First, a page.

While the Emeryville-West Berkeley life sciences cluster has at most 2.7M SF, the Peninsula has about 11M SF, Golubchick estimated. There is also a stark difference in the proportion of tenant demand, he said, with East Bay demand at about 1M SF for a much smaller share of space. Meanwhile, the Peninsula demand at about 2M SF makes for a much healthier ratio, Golubchick said.
“The challenge with the Emeryville market has been that it doesn't have the available space to allow tenants to grow north of 150K-200K SF,” Golubchik said. “So as tenants get to that larger block in size, it's a challenge for them to find a home. So in theory, as a tenant grows and they go into clinical trials, they don't really have space to grow in the Emeryville-West Berkeley market.”
One of the East Bay life sciences submarket's unique characteristics is that the bioengineered food industry has taken root there in a fashion not seen in other places. Perfect Day, which invented nonanimal milk proteins, just upgraded from a 25K SF location to 115K SF. Eat Just, which develops plant-based alternatives to egg products, just took 100K SF in Alameda. Memphis Meats has also expanded its Berkeley footprint, according to Bennett.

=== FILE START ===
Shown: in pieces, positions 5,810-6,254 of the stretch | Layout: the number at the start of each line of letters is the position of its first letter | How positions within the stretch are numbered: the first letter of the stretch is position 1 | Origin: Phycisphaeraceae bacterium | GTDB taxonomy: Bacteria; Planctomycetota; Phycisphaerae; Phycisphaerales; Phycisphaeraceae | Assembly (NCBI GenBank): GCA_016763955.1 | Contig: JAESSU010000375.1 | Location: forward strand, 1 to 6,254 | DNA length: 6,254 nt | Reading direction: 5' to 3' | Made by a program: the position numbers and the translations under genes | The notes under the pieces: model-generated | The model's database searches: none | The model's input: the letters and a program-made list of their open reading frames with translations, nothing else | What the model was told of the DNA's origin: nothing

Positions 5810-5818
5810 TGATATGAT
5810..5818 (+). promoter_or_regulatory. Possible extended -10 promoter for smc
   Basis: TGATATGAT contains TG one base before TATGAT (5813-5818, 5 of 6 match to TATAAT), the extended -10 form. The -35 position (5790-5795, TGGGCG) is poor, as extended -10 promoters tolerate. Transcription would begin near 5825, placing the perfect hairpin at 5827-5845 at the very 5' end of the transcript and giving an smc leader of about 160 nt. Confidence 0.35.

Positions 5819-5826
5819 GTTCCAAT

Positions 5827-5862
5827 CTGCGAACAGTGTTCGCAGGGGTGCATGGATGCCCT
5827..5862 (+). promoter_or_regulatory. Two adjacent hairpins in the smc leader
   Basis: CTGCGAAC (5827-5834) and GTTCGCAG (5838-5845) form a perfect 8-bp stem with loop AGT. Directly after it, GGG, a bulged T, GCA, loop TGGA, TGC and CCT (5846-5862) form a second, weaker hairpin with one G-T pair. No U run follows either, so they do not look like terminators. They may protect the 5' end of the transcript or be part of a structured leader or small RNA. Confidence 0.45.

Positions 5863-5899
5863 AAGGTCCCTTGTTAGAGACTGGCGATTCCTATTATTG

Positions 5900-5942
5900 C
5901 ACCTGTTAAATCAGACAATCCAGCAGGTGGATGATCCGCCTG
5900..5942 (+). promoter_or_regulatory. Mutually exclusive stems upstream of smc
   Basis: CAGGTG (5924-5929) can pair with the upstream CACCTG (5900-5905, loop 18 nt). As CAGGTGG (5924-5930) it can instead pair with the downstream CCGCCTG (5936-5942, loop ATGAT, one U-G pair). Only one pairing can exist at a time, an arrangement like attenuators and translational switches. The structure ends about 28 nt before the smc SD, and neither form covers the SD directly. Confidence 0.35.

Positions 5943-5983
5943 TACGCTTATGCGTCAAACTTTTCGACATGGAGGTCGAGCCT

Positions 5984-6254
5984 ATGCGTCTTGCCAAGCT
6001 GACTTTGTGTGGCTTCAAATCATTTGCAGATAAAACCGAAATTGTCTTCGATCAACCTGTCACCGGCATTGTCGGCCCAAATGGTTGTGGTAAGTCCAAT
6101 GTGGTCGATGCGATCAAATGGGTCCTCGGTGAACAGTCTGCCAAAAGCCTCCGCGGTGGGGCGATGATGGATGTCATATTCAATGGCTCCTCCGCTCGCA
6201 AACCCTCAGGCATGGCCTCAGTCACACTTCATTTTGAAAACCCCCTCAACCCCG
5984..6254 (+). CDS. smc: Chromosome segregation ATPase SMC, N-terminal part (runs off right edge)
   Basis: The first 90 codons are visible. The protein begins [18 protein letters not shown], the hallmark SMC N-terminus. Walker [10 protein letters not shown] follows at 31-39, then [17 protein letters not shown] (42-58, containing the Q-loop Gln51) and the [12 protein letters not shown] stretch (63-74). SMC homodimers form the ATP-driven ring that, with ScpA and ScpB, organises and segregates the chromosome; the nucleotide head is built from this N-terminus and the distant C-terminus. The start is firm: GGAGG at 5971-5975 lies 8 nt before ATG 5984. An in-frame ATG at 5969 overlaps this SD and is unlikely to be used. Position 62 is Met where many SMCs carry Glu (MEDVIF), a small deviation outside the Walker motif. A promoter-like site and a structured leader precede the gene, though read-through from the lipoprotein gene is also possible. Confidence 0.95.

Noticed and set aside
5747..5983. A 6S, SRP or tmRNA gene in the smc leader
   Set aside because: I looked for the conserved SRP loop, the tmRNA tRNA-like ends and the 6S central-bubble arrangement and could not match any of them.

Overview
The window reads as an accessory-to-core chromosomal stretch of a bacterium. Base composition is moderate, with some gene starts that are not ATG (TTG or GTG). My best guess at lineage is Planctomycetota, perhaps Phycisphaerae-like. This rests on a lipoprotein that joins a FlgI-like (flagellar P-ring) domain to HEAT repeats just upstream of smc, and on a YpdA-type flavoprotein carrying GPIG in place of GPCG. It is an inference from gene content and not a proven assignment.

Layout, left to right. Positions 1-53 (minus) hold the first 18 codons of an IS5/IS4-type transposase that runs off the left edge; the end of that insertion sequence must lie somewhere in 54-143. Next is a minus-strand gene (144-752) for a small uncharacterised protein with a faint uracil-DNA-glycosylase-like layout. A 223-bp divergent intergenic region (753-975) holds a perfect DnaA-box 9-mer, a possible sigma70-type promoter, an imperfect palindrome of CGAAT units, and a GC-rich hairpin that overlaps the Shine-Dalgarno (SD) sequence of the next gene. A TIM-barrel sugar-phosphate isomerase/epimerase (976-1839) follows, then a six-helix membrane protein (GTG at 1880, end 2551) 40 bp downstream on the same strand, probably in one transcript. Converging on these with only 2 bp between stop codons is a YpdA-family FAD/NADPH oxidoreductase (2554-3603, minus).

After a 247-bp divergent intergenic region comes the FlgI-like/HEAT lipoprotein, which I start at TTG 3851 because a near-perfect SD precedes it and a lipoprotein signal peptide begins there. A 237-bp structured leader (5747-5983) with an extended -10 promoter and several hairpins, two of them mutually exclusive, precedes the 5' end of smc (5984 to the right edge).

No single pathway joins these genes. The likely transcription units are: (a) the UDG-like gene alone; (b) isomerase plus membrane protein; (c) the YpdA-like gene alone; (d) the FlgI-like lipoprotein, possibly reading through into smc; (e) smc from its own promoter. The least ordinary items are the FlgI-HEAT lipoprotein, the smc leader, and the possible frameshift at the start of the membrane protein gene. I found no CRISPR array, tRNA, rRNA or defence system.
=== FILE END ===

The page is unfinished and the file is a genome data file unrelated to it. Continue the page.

“The bioengineered food is very much a part of the sector,” Bennett said. “The space needs of these companies is remarkably similar to traditional biotech when they are doing cell lines, and the discovery process requires the same type of laboratory. So for us, it's part and parcel of the life sciences industry.”
An influx of square footage is coming, led by BioMed Realty’s plan for an 800K SF life sciences campus in Emeryville, which Golubchick said is part of a robust pipeline of new construction over the next couple of years that should help the market mature.
“Right now, the market suffers from more demand than supply, and real estate can't snap [its] fingers and summon it up,” Wareham Development partner Geoffrey Sears said. “It takes years to produce, and so we welcome people to put more oars in the water to make the whole market grow more actively.”
The East Bay market's two attractive features are the greater availability of public transit and affordable housing compared to the Peninsula, which Sears said helps companies recruit and retain employees.